A study conducted by blockchain research firm Chainalysis found that 1,600 wallets control a total of $37.5 billion worth of bitcoin, roughly one third of the cryptocurrency’s available total, as its market cap is, at press time, of roughly $124 billion.
The firm’s research, according to the Financial Times, showed that each of these 1,600 wallets contained at least 1,000 BTC. The wallets, belonging to unidentified whales, have a total of about 5 million bitcoins. Whether exchange cold storage wallets were included in the study is unclear.
At press time, bitcoin is trading at $7,250 after falling 5.21 percent in the last 24-hour period. The flagship cryptocurrency surged to a new all-time high late last year, when it nearly hit the $20,000 mark, but then started plummeting amid regulatory uncertainty.
Commenting on the study’s results, Chainalysis’ chief economist Philip Gradwell stated:
“This concentration of wealth mans that bitcoin is at risk of volatility, as the moves of a small number of people will have a effect (on the price).”
The firm’s data also showed some early investors were able to sell some of their holdings to new speculators at the time the cryptocurrency was rising. Per its study, last November the amount of BTC owned by those who held it for over a year was about three times higher than the amount held by short-term investors.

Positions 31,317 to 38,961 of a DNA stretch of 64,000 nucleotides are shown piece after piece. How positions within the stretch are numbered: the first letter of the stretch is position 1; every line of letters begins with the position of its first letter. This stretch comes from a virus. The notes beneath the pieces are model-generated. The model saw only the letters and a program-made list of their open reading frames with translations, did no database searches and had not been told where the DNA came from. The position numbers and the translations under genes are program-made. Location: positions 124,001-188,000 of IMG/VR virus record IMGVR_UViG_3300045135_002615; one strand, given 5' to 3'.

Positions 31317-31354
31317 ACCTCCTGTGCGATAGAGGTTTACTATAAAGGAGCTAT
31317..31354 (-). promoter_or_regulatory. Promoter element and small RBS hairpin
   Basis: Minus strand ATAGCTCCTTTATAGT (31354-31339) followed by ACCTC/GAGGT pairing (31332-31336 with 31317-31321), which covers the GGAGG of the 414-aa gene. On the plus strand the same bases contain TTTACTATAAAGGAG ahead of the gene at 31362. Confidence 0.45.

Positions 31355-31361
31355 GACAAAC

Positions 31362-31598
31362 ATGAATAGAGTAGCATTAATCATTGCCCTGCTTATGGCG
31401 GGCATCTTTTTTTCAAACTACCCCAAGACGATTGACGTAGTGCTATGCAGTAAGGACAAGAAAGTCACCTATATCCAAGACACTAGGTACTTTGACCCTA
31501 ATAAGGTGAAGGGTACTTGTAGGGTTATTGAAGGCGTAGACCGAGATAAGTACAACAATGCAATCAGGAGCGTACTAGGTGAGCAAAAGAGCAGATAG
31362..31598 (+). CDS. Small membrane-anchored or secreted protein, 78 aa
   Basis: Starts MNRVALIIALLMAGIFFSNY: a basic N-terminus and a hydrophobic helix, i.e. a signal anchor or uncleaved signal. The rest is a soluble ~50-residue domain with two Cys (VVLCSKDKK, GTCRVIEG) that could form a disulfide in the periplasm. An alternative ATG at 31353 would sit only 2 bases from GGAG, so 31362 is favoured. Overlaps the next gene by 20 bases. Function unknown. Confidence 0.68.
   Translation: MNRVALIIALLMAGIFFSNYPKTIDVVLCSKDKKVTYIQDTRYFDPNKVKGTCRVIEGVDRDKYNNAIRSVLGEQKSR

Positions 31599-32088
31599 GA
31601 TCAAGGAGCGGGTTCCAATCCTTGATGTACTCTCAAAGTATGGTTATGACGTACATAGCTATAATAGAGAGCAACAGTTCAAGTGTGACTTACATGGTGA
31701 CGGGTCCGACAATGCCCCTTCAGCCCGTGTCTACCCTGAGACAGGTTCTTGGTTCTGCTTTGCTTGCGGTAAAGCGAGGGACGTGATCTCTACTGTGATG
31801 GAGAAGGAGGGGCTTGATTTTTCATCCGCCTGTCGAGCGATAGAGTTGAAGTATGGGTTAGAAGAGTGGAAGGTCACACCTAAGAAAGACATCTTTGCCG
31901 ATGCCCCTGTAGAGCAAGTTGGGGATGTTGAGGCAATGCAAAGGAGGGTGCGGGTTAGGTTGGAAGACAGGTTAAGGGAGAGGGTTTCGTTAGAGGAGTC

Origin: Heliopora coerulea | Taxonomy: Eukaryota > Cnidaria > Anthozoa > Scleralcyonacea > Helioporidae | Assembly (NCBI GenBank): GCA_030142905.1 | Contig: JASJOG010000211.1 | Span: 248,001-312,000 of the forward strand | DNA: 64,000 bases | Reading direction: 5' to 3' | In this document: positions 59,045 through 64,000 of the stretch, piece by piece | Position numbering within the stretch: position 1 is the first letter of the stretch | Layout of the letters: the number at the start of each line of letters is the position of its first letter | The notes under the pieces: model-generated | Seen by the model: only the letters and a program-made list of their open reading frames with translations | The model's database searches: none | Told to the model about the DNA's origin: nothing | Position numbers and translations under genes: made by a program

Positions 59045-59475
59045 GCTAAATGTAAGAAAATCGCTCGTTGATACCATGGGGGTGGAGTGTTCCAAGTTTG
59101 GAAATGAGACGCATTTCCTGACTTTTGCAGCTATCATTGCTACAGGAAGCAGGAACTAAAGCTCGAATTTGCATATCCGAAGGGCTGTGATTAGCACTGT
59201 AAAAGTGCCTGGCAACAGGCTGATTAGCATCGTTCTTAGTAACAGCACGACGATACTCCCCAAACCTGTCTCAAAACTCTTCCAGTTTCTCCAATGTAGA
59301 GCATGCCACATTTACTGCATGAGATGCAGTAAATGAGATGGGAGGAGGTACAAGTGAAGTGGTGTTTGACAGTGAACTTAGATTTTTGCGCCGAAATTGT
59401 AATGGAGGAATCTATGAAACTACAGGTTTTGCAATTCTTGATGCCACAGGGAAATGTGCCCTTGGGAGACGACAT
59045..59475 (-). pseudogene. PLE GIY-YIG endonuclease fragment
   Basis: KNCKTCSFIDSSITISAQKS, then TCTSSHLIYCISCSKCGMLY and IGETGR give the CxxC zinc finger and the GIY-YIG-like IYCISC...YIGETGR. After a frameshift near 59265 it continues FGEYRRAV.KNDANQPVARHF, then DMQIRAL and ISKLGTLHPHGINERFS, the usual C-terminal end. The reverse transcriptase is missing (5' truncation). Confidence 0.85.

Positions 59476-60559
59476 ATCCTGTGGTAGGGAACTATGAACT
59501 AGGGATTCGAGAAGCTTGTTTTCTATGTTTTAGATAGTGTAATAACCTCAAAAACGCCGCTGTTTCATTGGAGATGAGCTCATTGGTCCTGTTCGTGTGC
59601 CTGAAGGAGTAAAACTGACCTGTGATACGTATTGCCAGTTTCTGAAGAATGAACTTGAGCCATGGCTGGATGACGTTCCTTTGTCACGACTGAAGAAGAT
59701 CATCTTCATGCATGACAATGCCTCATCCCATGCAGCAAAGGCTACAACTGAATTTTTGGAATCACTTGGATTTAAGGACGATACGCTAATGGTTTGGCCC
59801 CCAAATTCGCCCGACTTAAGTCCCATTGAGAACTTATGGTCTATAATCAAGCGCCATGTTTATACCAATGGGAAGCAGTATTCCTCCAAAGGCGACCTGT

By April this year, the figure changed as both long-term and short-term investors seemingly have the same amount, at 6 and 5.1 million respectively. Per Chainalysis, long-term holders sold about $30 billion worth of bitcoin to new speculators, with most of this volume being sold in December.
“This was an exceptional transfer of wealth and conditions for it to occur again are unlikely to form again soon.”
Per the FT, experts warned that this concentration of wealth means there are opportunities for whales to engage in market manipulation due to the lack of regulations and the existence of over-the-counter (OTC) markets.
Garrick Hileman, head of research at Blockchain and the founder of a cryptocurrency market intelligence platform, noted that “these large holders communicate with each other,” and “take stock of market activity.”
As covered, a dispute between the Chicago Mercantile Exchange (CME) and various cryptocurrency exchanges saw the Commodities Futures Trading Commission (CFTC) launch a market manipulation probe in cooperation with the US Department of Justice (DOJ). Separately, the DOJ launched a criminal probe into potential bitcoin price manipulation late last month.
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